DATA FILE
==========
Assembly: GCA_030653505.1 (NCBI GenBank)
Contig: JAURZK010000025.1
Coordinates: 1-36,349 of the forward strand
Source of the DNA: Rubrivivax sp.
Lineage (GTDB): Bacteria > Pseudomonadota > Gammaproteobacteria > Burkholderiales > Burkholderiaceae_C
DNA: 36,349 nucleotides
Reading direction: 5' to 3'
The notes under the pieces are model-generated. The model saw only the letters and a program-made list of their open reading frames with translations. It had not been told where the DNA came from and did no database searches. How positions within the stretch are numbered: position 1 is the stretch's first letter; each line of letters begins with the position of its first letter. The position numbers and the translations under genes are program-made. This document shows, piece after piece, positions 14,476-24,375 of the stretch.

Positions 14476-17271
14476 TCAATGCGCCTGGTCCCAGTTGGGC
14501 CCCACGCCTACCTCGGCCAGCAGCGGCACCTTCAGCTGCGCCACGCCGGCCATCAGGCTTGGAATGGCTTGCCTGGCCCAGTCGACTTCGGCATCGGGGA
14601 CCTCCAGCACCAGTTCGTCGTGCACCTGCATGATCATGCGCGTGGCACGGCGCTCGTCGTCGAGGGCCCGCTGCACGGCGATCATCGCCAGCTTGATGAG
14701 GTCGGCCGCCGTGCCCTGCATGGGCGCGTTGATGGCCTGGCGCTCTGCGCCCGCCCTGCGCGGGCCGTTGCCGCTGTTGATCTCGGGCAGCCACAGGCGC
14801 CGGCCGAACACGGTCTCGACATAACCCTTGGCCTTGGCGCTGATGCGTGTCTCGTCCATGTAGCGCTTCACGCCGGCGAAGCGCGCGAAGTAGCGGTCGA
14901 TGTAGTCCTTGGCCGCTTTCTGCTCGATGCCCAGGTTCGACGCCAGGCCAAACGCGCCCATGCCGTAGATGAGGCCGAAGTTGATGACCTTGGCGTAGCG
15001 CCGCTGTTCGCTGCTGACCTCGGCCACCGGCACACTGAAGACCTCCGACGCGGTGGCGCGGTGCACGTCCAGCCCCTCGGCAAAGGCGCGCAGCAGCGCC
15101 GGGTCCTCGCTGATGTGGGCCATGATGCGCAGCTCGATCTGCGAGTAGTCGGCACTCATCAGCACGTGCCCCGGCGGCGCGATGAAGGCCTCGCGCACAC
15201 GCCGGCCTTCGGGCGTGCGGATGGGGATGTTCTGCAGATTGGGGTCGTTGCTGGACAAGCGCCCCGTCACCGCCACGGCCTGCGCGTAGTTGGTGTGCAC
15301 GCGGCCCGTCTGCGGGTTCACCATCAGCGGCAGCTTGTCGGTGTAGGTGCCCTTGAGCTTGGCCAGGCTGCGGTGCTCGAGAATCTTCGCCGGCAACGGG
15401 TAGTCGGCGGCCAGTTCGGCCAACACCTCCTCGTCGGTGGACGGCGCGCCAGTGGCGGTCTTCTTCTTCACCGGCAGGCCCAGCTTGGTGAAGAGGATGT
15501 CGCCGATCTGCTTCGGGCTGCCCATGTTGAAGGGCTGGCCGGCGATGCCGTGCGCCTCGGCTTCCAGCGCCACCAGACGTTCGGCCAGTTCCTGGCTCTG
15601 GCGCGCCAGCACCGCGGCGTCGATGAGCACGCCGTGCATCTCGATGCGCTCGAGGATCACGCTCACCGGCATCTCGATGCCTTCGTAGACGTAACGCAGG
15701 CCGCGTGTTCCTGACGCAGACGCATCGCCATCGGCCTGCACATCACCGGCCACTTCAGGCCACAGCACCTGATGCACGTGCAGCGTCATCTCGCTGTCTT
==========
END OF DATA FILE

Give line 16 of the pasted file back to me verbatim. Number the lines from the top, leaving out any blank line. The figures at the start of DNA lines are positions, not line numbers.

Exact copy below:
15001 CCGCTGTTCGCTGCTGACCTCGGCCACCGGCACACTGAAGACCTCCGACGCGGTGGCGCGGTGCACGTCCAGCCCCTCGGCAAAGGCGCGCAGCAGCGCC